Saturday, January 3, 2009

But I sent you a rowboat!

We've all heard the musty old parable about the man who was stuck on his rooftop in a flood and kept praying to God for rescue. In succession he rejected help from people in a helicopter, a speedboat and a rowboat, explaining that God was going to rescue him. When he finally drowned and went to heaven, he reproached God for not doing anything to save him, but God replied that He had sent him a helicopter, a speedboat and a rowboat.

The modern Catholic Church seems to be like the man on the roof. We constantly bemoan our empty churches and whine about our fallen world, but we don't do anything with the instruments God gave us, apparently expecting Him to swoop down from the clouds and corral all the errant Catholics back into church and back on the right path. We have our minds, our mouths, our creativity, incredible tools of communication with newspapers, television, radio, the internet, etc., yet we do practically nothing. This came to mind after reading the religion section of the Staten Island Advance for the last 2 weeks.

Our local paper features 2 pages of religious news in its Saturday edition. It includes articles of interest as well as local announcements of individual church events. What a great tool our local churches have to publicize their activities and evangelize. However, in the 12/27 edition, not one single Catholic church on Staten Island had the initiative to submit a single announcement. Even if there weren't any spectacular events going on in our plethora of local Catholic churches, it shouldn't matter- the Protestant churches which monopolized the section had no compunctions about trumpeting such prosaic news as the topic of the next day's sermon. If I were an ordinary secular guy who was feeling an emptiness in my soul around Christmas, and I scanned that page, what would I think? First, my interest might be piqued by one of the sermon topics or events at these churches, thus leading me to attend. But secondly, I would come away with the impression that these churches want me and would welcome me. If I thought about the AWOL Catholic Church at all, I would come away with the impression that they do not want me and would not welcome me.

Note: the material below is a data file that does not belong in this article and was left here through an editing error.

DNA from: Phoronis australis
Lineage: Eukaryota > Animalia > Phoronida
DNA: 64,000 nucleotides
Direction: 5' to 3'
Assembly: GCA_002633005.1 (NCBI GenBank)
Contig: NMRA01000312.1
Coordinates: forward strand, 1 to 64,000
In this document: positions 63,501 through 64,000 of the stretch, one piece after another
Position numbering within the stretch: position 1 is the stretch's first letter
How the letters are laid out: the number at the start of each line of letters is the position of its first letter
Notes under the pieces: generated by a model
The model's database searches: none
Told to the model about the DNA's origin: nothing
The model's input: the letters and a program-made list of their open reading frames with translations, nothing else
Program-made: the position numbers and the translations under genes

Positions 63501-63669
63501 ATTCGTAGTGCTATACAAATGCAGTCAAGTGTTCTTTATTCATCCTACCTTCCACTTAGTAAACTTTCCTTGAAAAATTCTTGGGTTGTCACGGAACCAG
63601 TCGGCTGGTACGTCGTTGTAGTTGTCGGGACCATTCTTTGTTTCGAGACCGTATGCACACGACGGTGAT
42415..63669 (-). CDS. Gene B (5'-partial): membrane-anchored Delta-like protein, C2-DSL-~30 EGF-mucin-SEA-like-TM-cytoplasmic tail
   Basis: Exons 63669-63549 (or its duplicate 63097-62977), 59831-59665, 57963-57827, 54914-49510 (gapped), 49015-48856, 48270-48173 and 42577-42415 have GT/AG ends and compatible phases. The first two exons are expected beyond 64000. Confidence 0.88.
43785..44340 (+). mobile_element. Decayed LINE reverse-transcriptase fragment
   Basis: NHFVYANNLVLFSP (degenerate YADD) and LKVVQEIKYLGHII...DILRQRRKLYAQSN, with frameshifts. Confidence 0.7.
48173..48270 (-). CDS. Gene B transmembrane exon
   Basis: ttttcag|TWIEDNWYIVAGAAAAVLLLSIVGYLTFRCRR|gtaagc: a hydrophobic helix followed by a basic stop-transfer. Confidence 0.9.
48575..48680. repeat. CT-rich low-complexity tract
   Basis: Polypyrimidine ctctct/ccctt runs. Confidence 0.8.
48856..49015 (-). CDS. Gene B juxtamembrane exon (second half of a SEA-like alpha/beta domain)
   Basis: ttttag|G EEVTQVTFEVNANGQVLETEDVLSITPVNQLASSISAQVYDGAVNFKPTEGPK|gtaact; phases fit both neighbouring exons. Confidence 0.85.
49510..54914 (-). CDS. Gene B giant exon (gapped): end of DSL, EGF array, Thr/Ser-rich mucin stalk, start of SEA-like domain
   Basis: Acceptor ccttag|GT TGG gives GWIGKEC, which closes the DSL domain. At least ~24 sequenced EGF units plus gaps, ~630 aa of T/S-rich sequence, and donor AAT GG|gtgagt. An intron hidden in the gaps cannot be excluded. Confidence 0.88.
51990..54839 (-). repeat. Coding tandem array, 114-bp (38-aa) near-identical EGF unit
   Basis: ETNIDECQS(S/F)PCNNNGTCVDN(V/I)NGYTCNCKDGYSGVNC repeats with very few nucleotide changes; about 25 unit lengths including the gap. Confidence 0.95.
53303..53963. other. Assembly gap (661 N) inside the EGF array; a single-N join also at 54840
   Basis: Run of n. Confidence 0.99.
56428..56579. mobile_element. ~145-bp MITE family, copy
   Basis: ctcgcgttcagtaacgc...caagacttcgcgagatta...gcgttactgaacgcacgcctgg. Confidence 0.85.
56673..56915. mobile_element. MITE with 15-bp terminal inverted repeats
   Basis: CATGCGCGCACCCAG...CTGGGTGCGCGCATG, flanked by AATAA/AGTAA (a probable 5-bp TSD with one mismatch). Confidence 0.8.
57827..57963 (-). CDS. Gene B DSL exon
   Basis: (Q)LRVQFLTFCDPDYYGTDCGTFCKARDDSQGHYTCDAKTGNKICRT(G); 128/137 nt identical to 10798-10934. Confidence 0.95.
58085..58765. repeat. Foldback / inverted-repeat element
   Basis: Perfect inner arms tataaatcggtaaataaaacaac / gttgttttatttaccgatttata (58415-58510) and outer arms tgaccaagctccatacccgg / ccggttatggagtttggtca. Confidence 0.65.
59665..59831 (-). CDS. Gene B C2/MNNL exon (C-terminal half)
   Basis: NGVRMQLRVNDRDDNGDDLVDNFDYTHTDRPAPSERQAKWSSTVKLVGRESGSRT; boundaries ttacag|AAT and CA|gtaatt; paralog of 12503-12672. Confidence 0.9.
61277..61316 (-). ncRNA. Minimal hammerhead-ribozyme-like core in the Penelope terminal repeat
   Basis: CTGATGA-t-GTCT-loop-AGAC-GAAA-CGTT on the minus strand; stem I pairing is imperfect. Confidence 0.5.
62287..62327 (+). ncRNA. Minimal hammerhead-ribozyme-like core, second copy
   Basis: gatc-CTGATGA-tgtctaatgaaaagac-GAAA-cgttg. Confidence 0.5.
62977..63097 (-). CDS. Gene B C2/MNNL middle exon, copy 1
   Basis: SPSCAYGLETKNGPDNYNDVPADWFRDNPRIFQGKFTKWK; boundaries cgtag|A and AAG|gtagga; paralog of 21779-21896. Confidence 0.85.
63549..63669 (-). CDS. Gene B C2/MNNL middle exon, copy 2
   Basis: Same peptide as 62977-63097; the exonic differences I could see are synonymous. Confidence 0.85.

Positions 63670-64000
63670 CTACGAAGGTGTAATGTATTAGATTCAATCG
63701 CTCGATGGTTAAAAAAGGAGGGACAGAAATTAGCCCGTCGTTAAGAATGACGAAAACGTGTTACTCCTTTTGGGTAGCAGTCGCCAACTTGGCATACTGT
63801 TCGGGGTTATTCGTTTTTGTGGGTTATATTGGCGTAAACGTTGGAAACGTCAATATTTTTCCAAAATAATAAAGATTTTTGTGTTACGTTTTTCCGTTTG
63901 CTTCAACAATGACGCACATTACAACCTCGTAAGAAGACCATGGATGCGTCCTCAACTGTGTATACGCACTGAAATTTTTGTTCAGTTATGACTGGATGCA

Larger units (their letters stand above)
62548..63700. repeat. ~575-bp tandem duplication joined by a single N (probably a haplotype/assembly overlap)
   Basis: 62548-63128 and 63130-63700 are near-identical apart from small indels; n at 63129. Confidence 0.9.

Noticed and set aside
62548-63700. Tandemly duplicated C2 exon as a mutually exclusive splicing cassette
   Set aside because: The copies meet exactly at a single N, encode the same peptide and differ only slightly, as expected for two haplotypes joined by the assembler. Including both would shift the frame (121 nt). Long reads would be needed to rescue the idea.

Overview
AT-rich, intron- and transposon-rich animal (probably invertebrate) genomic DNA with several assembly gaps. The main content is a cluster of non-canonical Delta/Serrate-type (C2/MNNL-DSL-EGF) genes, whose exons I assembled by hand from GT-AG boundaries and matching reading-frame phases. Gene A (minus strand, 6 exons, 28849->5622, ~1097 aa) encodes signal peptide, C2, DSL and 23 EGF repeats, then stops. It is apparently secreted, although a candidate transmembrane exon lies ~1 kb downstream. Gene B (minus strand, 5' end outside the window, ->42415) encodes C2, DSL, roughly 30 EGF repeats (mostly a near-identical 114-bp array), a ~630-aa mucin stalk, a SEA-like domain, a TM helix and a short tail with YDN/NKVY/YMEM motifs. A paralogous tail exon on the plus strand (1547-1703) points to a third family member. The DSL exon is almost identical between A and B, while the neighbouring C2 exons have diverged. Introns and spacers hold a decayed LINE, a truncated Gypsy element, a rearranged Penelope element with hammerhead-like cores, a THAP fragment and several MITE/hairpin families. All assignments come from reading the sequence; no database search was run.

The next page was more of the same. It contained small ads for churches with pertinent information such as addresses and service times. Only one Catholic church saw fit to advertise there. All the rest were various Protestant churches (even the Episcopalians!). You'd think we lived in Alabama.

Why are we hiding our light under a bushel basket? Why are we so dense? Have we never heard of advertising? Have we never studied human psychology? Do we not want to tell people about our Faith? Do we want to die?

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